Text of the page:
Randomizing the Content of Bot Tweets

It’s fun to have a bot that tweets a variety of content, but the variety is also helpful at preventing it from getting blocked by Twitter.

You can see the Twitter Rate Limits here, but some of the rules for content repetition don’t appear to be documented:

Using the Twitter API to Tweet Repetitive Content

I took directions from my friend as to how they wanted the algorithm to build tweets from the database of tweets, hashtags, and URLs.

Here’s the build algorithm we decided on for now; it’s easy to tweak. I’ll describe it in parts.

In my opinion the algorithm below is low on its use of hashtags and URLs, and if you want a more robust variety of content, change it to your liking.

First, we use yiidbExpression; to properly select a random single tweet text from the table:

<?php

namespace frontendmodels;

use Yii;
use yiidbExpression;

...

public static function build() {
  // pick a random tweet message (any one of them)
  $txt = NormTweet::find()
  ->orderBy(new Expression('rand()'))
  ->one();

Then we decide whether to use a hashtag (currently 1 in 5 or 20% of the time) and how many to use (currently fixed to just one):

// decide whether to use a hashtag
// pick a random # between 0 and 4
$useHash = rand(0,4);
// if rand# is not 0 but instead 1,2,3 or 4, include hashtag(s)
// for less freq use of hash tags, we can change this > 2 or >3
if ($useHash>3) {
  // so we're now going to decide which and how many hash tags to
  // Creator decided to only use one hashtag for right now
    $numHash = 1; // rand(1,3);
    // select this rand# $numHash randomly from our list
    $hash = NormHash::find()
    ->orderBy(new Expression('rand()'))
    ->one();
} else {
  // don't use any hashtags
  $hash=false;
}

Then, we decide if there is a URL available to use. URLs must be less than a week old and they can only be used once every 72 hours (3 days). So any new URL might only be available for use once, twice or possibly three times before expiring.

// only use a url if it's less than a week old
  $url_weekago = time()-7*24*3600;
  $url_3daysago = time()-3*24*3600;
  // only use a url if it's not been posted in the last 72 hrs
  $url= NormUrl::find()
    ->where('created_at>'.$url_weekago)
    ->andWhere('last_used<'.$url_3daysago) // handles unused zero case
    ->orderBy(['id' => SORT_DESC])->one();

Finally, we build the tweet based on the selected data (available URLs are added only one in four times or 25% chance):

$content = $txt->tweet;
  if ($hash!==false) {
    $content.=' #'.$hash->tag;
  }
  // only add URL 1/4 of the time
  if (!is_null($url) && rand(1,4) ==1) {
    $content.=' '.$url->url;
    $url->last_used = time();
    $url->update();
  }
  return $content;

Choosing When to Tweet

Yii allows you to call console controllers from cron. So I add a call to my /console/DaemonController.php in crontab.

$ sudo crontab -l

Here’s how my tasks are scheduled:

# m h  dom mon dow   command
*/3 * * * * /var/www/bot/yii daemon/frequent
*/15 * * * * /var/www/bot/yii daemon/quarter
0 * * * * /var/www/bot/yii daemon/hourly
15 1 * * * /var/www/bot/yii daemon/overnight
15 3 * * 5 /var/www/bot/yii daemon/weekly

Every hour, daemon/hourly in /console/DaemonController.php is requested. Our bot app only decides whether to tweet or not once every four hours.

First, you’ll see I have a NormLog table which I didn’t describe above, but that tracks all the output and when tweets were made. So my friend didn’t want to tweet more than once a day.

public function actionHourly() {
  // every hour
  $current_hour = date('G');
  if ($current_hour%4) {
    // every four hours
    echo "Review tweeting plan...";
    $dayAgo = time()-24*3600;
    $nl= frontendmodelsNormLog::find()
      ->orderBy(['id' => SORT_DESC])
      ->one();
    echo 'created_at: '.$nl->id.' '.$nl->created_at.'...';
    echo 'dayago: '.$dayAgo.'...';
    if ($nl->created_at<$dayAgo) {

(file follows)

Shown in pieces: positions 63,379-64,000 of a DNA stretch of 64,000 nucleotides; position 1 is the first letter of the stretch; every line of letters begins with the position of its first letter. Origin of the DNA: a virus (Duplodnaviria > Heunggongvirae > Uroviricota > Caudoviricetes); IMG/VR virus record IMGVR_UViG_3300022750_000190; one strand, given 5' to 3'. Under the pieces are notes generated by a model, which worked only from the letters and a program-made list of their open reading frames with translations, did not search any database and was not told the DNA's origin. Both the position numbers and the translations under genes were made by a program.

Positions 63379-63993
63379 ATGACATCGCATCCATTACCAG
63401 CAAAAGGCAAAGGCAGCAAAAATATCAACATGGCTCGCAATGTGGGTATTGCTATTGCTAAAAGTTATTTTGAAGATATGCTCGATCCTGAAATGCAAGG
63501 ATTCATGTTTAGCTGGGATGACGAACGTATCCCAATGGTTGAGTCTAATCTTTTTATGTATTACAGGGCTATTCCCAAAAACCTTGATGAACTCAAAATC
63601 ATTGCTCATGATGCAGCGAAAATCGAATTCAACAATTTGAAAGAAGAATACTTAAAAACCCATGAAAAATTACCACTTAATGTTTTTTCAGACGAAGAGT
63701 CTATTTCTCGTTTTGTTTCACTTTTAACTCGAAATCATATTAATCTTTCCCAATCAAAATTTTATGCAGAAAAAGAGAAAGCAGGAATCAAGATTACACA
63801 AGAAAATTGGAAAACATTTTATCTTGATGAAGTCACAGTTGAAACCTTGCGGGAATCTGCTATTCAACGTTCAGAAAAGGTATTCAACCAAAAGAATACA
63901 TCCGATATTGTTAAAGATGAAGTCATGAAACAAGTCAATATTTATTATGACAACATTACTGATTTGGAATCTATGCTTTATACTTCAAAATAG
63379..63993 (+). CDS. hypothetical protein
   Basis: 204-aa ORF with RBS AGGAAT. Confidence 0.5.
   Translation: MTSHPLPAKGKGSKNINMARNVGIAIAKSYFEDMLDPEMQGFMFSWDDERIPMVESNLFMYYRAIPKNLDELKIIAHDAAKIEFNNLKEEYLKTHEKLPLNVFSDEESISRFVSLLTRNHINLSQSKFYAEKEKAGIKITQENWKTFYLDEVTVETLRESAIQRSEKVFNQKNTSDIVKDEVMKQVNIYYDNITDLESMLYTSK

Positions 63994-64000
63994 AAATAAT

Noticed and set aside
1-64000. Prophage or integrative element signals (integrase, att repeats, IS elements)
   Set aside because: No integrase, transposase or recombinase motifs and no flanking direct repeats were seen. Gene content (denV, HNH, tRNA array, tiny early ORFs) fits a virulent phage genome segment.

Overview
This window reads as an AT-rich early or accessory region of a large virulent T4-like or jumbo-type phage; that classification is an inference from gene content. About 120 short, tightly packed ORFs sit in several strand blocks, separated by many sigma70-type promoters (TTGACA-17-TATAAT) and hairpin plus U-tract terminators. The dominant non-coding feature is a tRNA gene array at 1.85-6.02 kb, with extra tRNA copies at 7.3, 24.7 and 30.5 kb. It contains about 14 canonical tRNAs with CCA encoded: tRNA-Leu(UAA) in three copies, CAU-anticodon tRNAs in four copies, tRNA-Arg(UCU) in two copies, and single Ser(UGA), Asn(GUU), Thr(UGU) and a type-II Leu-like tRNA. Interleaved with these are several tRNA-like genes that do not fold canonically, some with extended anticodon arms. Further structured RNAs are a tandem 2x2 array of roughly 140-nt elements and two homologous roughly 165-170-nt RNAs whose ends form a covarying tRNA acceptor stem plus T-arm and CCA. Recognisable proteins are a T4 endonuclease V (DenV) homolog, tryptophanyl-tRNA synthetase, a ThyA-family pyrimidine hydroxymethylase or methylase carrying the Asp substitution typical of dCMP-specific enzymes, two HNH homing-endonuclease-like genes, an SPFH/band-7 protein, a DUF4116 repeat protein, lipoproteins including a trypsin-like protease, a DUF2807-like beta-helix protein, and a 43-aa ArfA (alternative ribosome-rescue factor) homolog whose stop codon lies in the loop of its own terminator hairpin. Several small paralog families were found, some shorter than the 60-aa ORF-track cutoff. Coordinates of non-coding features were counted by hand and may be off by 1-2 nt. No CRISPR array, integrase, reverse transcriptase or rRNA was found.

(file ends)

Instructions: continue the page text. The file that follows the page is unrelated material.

// okay to maybe tweet
    ...

We didn’t want followers of our bot to get annoyed by high frequency tweeting.

Then, we pick a number, basically the six times a day (every four hours), and tweet if the number is 6 (or a one in 12 chance).

  // every four hours, if 6 is picked from 1-12, we tweet
      // 1 in 12 chance 12x in two days
      $r = rand(1,12);
      if ($r==6) {
        frontendmodelsNormTweet::deliver();
        echo 'tweet, 6 was picked...';
      } else {
        echo "do not tweet, 1 in 12 # not picked...";
      }
    } else {
      // never tweet twice in 24 hrs
      echo 'do not tweet, not yet 24 hrs...';
    }
    echo '..made it to end...!';
  }
      if ($current_hour%6) {
      // every six hours
    }
    }

Delivering the Tweet to the Twitter API

Here’s the NormTweet::deliver() method called by the Daemon to post the tweet:

public static function deliver()
{
    // post an update
    // construct
    $content = NormTweet::build();
    // tweet it using params for norm acct
    $connection = new TwitterOAuth(
        Yii::$app->params['norm']['consumer_key'],
        Yii::$app->params['norm']['consumer_secret'],
        Yii::$app->params['norm']['access_token'],
        Yii::$app->params['norm']['access_token_secret']);
    $postit = $connection->post("statuses/update",
        ["status" => $content]);        
    // save it in the log
    $nl = new NormLog();
    $nl->tweet = $content;
    $nl->save();
  }
}

The account’s Twitter application keys are stored in /bot/frontend/config/params-local.php, configured from the bot.ini file I use:

$ more params-local.php 
<?php
return [
'norm' => [
     'consumer_key' => $config['norm_consumer_key'],
     'consumer_secret' => $config['norm_consumer_secret'],
     'access_token' => $config['norm_access_token'],
     'access_token_secret' => $config['norm_access_token_secret'],
     'user_id' => $config['norm_user_id'],
   ],

];

Bots aren’t simple, but they are fun!

Examining the Results

Here are the results of our bot:

Using the Twitter API to Tweet Repetitive Content

Just kidding! That’s one of the editorial goddesses, Tom McFarlin. AI scripts aren’t yet capable of replacing his “insights,” but ThemeKeeper Tuts+ has hired me to work on this.

Here’s the actual bot, meant to remind my friend and its followers that America’s new politics aren’t exactly normal. I imagine whatever your views you’d agree with that.

Using the Twitter API to Tweet Repetitive Content

I hope you’ve enjoyed this episode.

What’s Next?

Next, I’m going to create a more marketing-driven platform to help you use the Twitter API to promote your startup, services, and business without getting labeled as a bot and blocked.

If you have any questions or suggestions about this tutorial, please post them in the comments. If you’d like to keep up on my future ThemeKeeper Tuts+ tutorials and other series, please visit my instructor page or follow @reifman.